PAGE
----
Skip to content

The state of criminal justice reform: an interview with Angela Chavez

SF Rising volunteer, Ethan Lee, and Communications and Volunteer Manager, Sana Sethi, sat down with Angela Chavez from Courage California to talk about the state of criminal justice reform in the current moment and the impacts on the larger movement. 

Ethan: There has been a trend in San Francisco towards policies that expand police powers, criminalize social problems, and increase incarceration. Recently, voters passed Prop E, which allows SFPD to use surveillance technology, and Prop F, which cuts substance-dependent communities off from welfare. What has led towards the trend of harsher criminal justice policies? 

Angela: I wouldn’t say it’s a San Francisco trend, it’s not unique or isolated to SF. California as a state, and even elsewhere, has been said to have a “crime wave” that’s been falsely used to blame the public safety reform policies and reformer leaders. California has been made to be the scapegoat to say “here’s this crime wave, this is what happens when you have reformer policies or reformer elected officials.” It’s not true at all. It’s a narrative that’s being used up and down our state, and nationwide. But perception is reality when it comes to voters, and the perception in California is that our state and cities are unsafe because of smash and grabs, fentanyl, and increased homelessness. This narrative is being driven by paid and earned media and it’s an opportunity for others to latch onto it as a means for others to get their special interests made. It’s more of a resurgence in harsher policies, it’s not so much a trend. 

The resurgence is a response to progressive elections and policies. It has everything to do with the response to progressives getting elected and reforming policies coming to light, not so much to do with actual crime statistics or what makes communities safe. As soon as a reformer is voted in, those who want to keep the status quo, or keep harsher policies, they are already from Day 1 looking for a way to change it back to the way it was. We’re seeing deep-pocketed reactionary forces coming out to weaponize real community issues like homelessness and drug addiction to push fear-mongering tactics to influence voters, instead of supporting and investing in real solutions.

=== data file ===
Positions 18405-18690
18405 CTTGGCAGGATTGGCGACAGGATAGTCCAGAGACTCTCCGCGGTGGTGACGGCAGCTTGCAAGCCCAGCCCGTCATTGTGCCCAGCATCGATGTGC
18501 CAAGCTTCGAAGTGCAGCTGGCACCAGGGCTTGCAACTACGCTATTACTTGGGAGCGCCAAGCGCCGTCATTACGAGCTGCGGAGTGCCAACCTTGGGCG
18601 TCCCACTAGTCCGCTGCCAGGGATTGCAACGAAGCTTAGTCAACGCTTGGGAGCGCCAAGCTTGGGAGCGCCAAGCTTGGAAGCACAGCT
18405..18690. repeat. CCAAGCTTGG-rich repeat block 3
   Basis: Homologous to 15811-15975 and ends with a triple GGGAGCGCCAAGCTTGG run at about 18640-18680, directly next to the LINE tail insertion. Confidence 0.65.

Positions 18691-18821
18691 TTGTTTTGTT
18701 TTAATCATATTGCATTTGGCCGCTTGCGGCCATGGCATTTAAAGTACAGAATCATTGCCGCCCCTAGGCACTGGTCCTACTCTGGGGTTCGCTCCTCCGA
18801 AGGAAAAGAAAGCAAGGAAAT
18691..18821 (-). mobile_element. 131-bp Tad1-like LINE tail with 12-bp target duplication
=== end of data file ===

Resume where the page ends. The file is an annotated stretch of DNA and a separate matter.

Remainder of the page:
These deep pockets aren’t necessarily coming from within our communities. One of the biggest donors who has been backing these harsher policies is Neighbors for a Better San Francisco. Which sounds really lovely but are largely funded by wealthy hedge fund CEOs and happen to be a major donor to some of the current electeds in San Francisco. 

These harsh and ineffective policies like drug testing welfare users and those who are accessing housing services, and granting police more power, they’re not necessarily in response to a community’s needs, they’re more informed by wealthy opportunists. They’re not data-driven, they’re driven by those who have the means to influence and are seizing the moment.